Perspectives of students in STEM


April 19, 2024 - (PDF)

As an undergraduate teaching assistant in Biology, I’ve had the opportunity to experience the classroom from multiple perspectives. All of the students I’ve worked with are incoming students who are new to JMU, either as first-years or transfers. I’ve watched them throughout the year, as they’ve developed skills and become more comfortable at JMU. I’ve also myself experienced the transition from community college to JMU (during the pandemic, which added layers of challenge), and I’m grateful to all of the faculty who have provided ongoing support. 

My hope is that this Toolbox can offer some ideas for faculty, in STEM and beyond, for ways to shape an environment that feels welcoming for learning and learners, especially transfers and other students with diverse backgrounds and pathways to college. By understanding the perspectives of students, faculty can create relationships in the classroom to foster communication and build trust. Faculty and students can work together to create mutually beneficial learning environments. 

To work toward these goals, here are some quotations gained from interviews with students from multiple STEM programs at JMU: 

What were some of the ways faculty helped you make the transition to JMU? 

  • For my major, the transfer section of the BIO 203: Viral Discovery course was very helpful. My first two years of community college were during the COVID-19 pandemic, so my only labs before I transferred had been online. The class taught me lab skills and made me feel capable as a Biology student at a four-year institution. Other professors also came to classes to speak with us about their research, which helped with finding the confidence to talk with faculty to get involved in undergraduate research or other opportunities. (Zelda Shifflett, Biology)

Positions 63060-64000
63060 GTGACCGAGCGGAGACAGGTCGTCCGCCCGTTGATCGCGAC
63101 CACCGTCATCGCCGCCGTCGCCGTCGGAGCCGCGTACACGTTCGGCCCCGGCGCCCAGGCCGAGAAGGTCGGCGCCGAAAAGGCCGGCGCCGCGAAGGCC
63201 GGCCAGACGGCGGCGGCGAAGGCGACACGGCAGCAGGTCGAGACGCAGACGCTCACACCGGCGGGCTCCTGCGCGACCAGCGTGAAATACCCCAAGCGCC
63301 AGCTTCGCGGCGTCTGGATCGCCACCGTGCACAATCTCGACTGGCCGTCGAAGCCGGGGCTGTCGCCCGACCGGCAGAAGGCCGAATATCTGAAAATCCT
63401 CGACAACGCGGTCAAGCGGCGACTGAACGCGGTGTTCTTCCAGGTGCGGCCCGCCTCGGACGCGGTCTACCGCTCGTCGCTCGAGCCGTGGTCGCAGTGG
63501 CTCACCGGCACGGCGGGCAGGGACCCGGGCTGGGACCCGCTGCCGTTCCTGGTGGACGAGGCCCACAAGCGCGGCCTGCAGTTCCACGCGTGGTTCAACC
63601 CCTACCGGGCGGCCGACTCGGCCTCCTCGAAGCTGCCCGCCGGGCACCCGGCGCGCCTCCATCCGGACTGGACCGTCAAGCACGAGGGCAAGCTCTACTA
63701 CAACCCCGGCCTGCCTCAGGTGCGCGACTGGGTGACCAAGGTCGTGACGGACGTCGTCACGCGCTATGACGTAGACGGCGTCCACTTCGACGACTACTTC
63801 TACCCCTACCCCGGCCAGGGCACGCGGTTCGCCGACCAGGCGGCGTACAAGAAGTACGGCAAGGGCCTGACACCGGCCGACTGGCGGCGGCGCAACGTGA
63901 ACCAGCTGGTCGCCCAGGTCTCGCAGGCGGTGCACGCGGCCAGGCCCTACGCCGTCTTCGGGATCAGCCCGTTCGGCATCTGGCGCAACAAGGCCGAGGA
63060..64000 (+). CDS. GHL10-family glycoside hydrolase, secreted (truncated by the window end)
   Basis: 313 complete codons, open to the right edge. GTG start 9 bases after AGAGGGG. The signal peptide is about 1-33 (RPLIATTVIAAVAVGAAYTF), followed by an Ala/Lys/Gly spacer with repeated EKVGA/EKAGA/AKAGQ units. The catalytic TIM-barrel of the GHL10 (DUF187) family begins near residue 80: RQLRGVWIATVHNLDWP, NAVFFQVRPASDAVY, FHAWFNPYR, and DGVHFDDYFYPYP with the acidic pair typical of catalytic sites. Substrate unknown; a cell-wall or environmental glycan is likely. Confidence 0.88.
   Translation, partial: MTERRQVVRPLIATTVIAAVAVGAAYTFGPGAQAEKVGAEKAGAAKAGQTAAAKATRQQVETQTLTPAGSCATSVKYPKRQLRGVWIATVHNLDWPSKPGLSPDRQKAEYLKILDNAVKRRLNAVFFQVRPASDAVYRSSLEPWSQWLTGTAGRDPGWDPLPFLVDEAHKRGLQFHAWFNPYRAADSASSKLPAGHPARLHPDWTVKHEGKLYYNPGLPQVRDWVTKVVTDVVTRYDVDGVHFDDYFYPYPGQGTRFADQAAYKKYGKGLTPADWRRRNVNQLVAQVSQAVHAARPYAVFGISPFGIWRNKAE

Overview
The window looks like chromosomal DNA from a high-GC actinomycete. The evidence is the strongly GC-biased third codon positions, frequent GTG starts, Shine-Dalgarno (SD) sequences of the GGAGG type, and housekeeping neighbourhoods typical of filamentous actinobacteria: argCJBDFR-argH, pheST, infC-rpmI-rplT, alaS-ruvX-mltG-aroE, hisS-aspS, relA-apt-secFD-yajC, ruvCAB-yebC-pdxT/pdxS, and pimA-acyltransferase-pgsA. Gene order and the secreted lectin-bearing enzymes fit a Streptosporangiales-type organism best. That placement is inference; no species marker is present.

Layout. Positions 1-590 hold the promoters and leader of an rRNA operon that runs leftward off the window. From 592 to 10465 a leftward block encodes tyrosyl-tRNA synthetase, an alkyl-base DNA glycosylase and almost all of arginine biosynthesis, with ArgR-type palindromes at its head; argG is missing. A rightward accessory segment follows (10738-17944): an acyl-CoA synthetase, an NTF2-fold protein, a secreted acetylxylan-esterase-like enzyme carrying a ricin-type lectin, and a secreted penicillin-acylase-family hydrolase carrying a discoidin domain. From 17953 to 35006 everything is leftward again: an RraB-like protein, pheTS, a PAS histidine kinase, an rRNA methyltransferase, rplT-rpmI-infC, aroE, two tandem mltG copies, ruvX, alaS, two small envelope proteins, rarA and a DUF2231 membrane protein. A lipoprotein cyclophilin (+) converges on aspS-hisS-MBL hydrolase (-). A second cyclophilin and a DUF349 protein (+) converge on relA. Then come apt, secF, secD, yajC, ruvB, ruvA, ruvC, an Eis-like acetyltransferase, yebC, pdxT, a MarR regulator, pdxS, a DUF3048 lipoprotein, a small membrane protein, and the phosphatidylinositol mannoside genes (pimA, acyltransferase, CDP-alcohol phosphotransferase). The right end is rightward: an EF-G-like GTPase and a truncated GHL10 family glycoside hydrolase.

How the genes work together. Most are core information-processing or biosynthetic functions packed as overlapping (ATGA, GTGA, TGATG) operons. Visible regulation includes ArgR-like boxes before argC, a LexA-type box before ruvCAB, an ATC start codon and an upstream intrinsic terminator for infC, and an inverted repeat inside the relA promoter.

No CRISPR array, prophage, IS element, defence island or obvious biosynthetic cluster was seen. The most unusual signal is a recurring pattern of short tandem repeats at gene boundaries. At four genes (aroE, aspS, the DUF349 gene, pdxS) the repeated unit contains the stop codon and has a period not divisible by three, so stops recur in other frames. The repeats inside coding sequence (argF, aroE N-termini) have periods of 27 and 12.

• Some professors were willing to meet after class and advise me on courses and research. (Anonymous, Engineering)

What are some of the challenges of being a student in STEM/transfer student?

  • Transitioning as a STEM transfer student posed significant hurdles, particularly in readjusting to the academic rigors after a prolonged hiatus. Having been away from college for nearly three years, diving back into a demanding schedule filled with science courses proved immensely challenging and unfamiliar. Rebuilding my study routines from scratch and striving to catch up with my peers initially shook my confidence as I embarked on the semester. (Raymond Martin, Biology)
  • Mainly the homework load for me. Also, not fully understanding what is asked of us in lab reports. (Anonymous, Engineering)
  • One of the challenges of being a transfer student is graduating on time. My major has many required courses to fit into a two-year time period, so I had multiple semesters where I was taking up to 18 credits of physics, chemistry, math, and upper-level biology courses at the same time. On top of this, I was starting from scratch with my GPA, so I didn’t have the same grade cushioning my peers had. (Zelda Shifflett, Biology)
  • Gaining the confidence to go to office hours and ask questions when surrounded by people you believe are smarter than you. (Charles Beattie, Physics)